I need the essay to be at least 400 words, not including questions and references. I need all of the references used to be evidence-based findings within the past five years. Meaning all sources are dated from the year 2011 to current year. All sources must be based in the United States only! I need one of the sources to be from Pillitteri, A. (2014). Maternal & child health nursing. All sources need to have in-text citations throughout each of the answers. Please answer all questions accurately and provide evidence-based research findings. The assignment is as follows:
Screening tests for genetic issues can be performed in the first trimester, second trimester or both trimesters. Carrier testing is also an option performed prior to or during pregnancy. Carrier testing provides information as to whether one or both parents are carriers for certain inherited disorders. The results of these tests are used to determine an appropriate plan of care for the patient.
Genetic testing of the fetus and the parents offers both opportunities and ethical challenges. As a Registered Nurse, you need to be aware of your own feelings in order to provide non-biased professional support.
Base your initial post on your readings and research of this topic.
Compose a response to the following:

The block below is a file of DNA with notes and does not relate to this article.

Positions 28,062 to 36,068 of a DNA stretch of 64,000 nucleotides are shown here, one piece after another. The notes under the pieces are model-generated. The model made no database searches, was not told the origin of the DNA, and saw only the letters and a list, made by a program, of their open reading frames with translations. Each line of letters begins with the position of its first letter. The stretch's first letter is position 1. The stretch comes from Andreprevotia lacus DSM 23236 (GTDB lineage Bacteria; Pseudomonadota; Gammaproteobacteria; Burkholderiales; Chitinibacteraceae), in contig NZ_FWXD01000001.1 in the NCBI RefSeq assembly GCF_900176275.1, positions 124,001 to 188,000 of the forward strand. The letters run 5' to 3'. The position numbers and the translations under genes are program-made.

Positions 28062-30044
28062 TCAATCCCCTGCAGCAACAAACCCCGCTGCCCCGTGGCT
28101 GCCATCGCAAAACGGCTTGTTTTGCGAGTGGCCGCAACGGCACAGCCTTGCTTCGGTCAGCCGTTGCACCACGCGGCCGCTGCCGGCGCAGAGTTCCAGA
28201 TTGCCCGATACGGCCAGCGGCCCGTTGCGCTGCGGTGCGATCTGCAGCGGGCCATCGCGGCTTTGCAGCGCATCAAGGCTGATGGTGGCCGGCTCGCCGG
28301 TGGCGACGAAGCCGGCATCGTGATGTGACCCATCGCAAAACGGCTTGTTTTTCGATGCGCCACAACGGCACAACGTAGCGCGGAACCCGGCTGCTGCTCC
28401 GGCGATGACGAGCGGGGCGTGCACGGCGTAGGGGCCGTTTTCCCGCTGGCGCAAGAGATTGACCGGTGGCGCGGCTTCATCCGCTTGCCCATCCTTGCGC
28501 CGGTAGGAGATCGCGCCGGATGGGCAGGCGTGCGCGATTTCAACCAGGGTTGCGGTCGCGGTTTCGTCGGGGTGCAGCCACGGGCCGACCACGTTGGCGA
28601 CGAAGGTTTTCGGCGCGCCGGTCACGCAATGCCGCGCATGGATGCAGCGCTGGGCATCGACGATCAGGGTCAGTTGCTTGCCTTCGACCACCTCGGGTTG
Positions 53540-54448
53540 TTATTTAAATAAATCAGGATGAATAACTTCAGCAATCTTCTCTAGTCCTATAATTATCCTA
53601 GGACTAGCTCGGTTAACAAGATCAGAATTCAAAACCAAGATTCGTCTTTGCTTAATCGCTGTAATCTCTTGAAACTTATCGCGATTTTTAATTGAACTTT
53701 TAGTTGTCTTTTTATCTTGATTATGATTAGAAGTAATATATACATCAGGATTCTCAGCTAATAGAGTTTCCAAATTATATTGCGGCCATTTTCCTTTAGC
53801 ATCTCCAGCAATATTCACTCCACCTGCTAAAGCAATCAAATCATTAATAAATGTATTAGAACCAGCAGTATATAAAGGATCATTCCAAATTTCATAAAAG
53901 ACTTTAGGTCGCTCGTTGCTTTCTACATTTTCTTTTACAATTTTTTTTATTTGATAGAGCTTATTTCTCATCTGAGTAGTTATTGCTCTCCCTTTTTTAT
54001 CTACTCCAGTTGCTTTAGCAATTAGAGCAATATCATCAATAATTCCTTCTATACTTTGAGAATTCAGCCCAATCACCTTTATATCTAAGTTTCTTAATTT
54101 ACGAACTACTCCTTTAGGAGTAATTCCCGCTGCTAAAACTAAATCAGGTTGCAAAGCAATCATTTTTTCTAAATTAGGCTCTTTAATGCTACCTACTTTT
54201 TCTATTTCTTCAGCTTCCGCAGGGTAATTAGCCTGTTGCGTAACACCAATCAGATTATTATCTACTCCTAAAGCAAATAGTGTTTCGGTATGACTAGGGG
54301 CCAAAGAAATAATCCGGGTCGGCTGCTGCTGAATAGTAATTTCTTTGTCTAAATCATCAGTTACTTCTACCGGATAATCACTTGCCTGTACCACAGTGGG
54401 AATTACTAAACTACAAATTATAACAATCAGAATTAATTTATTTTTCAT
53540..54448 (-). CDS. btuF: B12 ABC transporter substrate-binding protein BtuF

#1. Implications of genetic testing and the role of the registered nurse in providing support to a couple seeking guidance. Provide one example of how genetic testing is used in the perinatal setting.
#2. Consider if the registered nurse has the right to refuse to care for patients who choose termination of pregnancy based on genetic testing when it conflicts with the ethics and values of the nurse.
#3. Discuss how medical, economic, or psychosocial issues might impact decision making relative to genetic testing.
Ethics and Genetic Issue Student`s Name Institutional Affiliation Ethics and Genetic Issues Question 1 Implications of Genetic Testing Implication of genetic testing is a matter of ethical, social and legal concern in the field of nursing. In other words, genetic testing has potential impacts on the patients being screened, members of their families and the society at large. In an ethical concern, genetic testing draws several ethical dilemmas such as patient consent (Greco, Tinley, & Seibert, 2015). For example, patients ought to be fully informed about the implications associated with genetic testing before they can provide Informed consent. Concerning social implications, the risk of stigma can be of huge impact to the patie